The blues guitarist spoke with Blinded by Sound about his new album, playing with legends and building guitars, among other things
Blinded by Sound had a chance to interview New York blues guitarist, Dave Fields. He spoke about his new album, Detonation, playing with Hubert Sumlin, building guitars and some of his influences. "Addicted to Your Fire" has a definite Hendrix vibe to it, as does the solo to "Prophet in Disguise." Who are some of the players, past and present, that you try to emulate? There is a long list of guitarists that I listened to. I would try to emulate them just so I could understand what they were doing then incorporate the essence of what I had learned
New York blues guitarist blends blues and rock on this powerful release
New York blues guitarist, Dave Fields’ new CD, Detonation, is making people take notice. Big City Rhythm‘n’Blues magazine opined, Detonation explodes with a harder rocking sound as Fields works through a variety of styles touching on classic rock and reggae mixed in with a blast of blues.” While Detonation is indeed more rock-oriented than his previous two releases, the recent New York Blues Hall of Fame inductee still manages to incorporate the blues for his most diverse album yet. Fields channels his inner-Hendrix with the scorching album opener, “Addicted To Your Fire,” mixing a strong vocal with his wah-drenched guitar
Funk, jazz, and soul collide to create one memorable 1979 track.
Who says that funk and jazz cannot co-exist? Certainly not The Crusaders, who scored a 1979 hit with "Street Life." The fact that it made the R&B, Dance, and Billboard Hot 100 charts demonstrates how one track could become a crossover success. Even more importantly, the song proved to be the launching pad for jazz/R&B vocalist Randy Crawford, who has continued collaborating with original Crusaders member Joe Sample. Despite the tune's contemporary sound that appealed to disco dancers as well as soul and jazz aficionados, the Crusaders actually date back to the 1950s. In 1954, pianist Sample approached Houston high
48 tracks from the Preservation Hall Jazz Band that document fifty years of fantastic music, while leaving open the possibility of great music for generations to come.
The HBO series Tremé began its third season this week. While the show has always treated viewers to an inside view of the world of New Orleans music - weaving in story lines about everything from zydeco to sissy-bounce – one style has been largely relegated to the background; traditional jazz. The occasional cameo by a local hero not withstanding, the major storylines in Tremé rarely revolve around the raucous ‘hot’ jazz that originally put the city on the musical map. Even trombonist Antoine Batiste (the most likely candidate for a ‘trad’ hit) spends the majority of his time chasing
A gargantuan thrash metal project.
Sylencer’s A Lethal Dose of Truth may feature a crateful of guest performances from metal monarchs, but the colossal meat-and-potatoes thrash springing from Markus Johansson’s project is still very much the Chicago-based musician’s baby. Featuring Johansson, Johnny Rox and Kevin Talley, Sylencer should be set for a significant career. While there are a lot of thrash metal acts and retro groups cooking at the moment, few manifest the energy and technical proficiency as confidently as these dudes. Playing through a round of 16 songs like a boyish Metallica still sowing their wild oats, Sylencer is an exhilarating and lively thrash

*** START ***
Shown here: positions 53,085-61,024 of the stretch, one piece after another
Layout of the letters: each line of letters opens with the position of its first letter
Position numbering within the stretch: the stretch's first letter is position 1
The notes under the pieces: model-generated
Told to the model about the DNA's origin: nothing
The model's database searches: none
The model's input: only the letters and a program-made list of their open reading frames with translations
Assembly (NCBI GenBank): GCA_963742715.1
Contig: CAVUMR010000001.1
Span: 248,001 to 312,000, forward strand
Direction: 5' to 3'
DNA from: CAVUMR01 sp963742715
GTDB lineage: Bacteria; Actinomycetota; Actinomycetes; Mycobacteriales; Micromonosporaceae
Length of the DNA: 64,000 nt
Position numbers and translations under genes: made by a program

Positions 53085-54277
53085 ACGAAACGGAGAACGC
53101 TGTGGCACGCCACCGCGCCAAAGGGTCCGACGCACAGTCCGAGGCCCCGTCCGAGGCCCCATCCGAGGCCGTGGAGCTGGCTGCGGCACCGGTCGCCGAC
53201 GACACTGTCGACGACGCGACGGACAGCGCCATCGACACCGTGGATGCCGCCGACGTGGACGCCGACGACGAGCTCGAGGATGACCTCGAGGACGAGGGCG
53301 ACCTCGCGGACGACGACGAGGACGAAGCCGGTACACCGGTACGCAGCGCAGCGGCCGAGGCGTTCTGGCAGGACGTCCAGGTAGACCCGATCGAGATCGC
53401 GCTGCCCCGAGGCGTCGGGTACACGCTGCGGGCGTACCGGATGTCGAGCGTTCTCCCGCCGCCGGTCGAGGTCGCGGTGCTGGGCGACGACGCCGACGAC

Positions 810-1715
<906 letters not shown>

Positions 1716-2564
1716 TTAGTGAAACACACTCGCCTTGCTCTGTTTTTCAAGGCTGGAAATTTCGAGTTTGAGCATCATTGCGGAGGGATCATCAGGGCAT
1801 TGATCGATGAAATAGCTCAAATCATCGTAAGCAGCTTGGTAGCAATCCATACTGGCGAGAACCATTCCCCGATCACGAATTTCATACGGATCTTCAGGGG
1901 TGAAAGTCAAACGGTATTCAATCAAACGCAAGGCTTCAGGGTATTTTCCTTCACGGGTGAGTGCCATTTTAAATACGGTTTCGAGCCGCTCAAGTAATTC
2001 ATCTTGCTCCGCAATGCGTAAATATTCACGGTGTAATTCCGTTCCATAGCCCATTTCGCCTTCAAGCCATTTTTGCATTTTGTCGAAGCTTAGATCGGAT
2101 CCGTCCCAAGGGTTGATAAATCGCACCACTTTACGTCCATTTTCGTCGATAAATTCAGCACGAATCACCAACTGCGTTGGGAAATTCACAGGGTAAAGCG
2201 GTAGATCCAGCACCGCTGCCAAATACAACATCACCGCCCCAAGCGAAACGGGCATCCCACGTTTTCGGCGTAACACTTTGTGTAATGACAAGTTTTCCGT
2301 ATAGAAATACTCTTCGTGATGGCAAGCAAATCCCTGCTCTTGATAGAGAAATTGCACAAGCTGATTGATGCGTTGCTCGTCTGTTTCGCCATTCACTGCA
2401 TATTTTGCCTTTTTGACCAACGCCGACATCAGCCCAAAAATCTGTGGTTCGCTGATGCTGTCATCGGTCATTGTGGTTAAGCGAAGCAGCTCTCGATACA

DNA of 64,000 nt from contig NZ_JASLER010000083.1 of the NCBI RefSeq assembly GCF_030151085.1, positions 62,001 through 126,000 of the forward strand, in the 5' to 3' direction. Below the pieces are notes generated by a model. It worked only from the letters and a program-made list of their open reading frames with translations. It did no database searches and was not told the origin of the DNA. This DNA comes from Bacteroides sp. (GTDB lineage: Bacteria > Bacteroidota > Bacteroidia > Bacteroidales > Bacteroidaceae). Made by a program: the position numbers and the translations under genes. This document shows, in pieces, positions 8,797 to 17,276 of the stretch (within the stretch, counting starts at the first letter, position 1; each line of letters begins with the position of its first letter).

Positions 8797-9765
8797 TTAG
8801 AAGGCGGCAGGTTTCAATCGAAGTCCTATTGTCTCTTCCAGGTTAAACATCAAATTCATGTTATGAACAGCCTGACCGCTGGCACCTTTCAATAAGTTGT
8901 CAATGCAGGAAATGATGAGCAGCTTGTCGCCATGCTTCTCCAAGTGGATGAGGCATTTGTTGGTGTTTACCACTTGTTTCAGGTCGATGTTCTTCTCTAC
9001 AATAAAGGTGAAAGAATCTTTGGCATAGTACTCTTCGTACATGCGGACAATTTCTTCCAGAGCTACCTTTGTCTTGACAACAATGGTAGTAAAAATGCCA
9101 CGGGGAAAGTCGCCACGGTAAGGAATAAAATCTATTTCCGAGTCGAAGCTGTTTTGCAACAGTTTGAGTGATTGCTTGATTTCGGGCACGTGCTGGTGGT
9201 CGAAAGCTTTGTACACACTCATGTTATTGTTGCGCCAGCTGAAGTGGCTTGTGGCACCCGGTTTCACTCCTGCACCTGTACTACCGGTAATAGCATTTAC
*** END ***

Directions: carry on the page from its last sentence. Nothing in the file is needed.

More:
The Killers might have topped themselves on fourth album...
I wonder if Brandon Flowers walks around at parties wearing one of those ‘My Name Is’ stickers on his shirt, with ‘My Name is Brandon Flowers, and I am from Nevada’ written on it. Outside of Bruce Springsteen’s ever-present New Jersey references, I can’t think of another artist that writes about his home state as much as The Killers’ frontman. Evidently, Nevada is ‘The Battle Born State.’ We must have skipped that in fifth grade Social Studies, because I had never heard of such a thing until the lead-up to The Killers’ fourth studio album, Battle Born. Like many major
The book takes readers inside the recording of The Beatles' debut album through a blend of fact and fiction.
February 11, 1963 stands as an important date in rock history. On this day, the Beatles entered Abbey Road Studios to begin recording songs for their debut album Please Please Me. Due to their tight touring schedule (as well as EMI's desire to capitalize on The Beatles' growing popularity), the group recorded an astonishing ten songs in one day. Their debut now ranks as one of the best rock albums ever released, and firmly established the group's reputation as formidable players and songwriters. What would it have been like to sit in the booth with producer George Martin that day?
This song has nothing but terrible singing, stupid lyrics, and awful music. Other than that, I'm cool with it.
A new name finds itself atop the Billboard Top 100. Well, that is to say there is a new number one song, but it is by the band Maroon 5, which has been around for a while, and has probably had number one songs before. Their song "One More Night" is now the top hit in these United States of America. I'm mildly familiar with the band. I've heard pieces of "Moves Like Jagger" when sporting events go to commercial. I know Adam Levine is on that show The Voice, alongside Christina Aguilera, some gentle man named Blake Shelton, and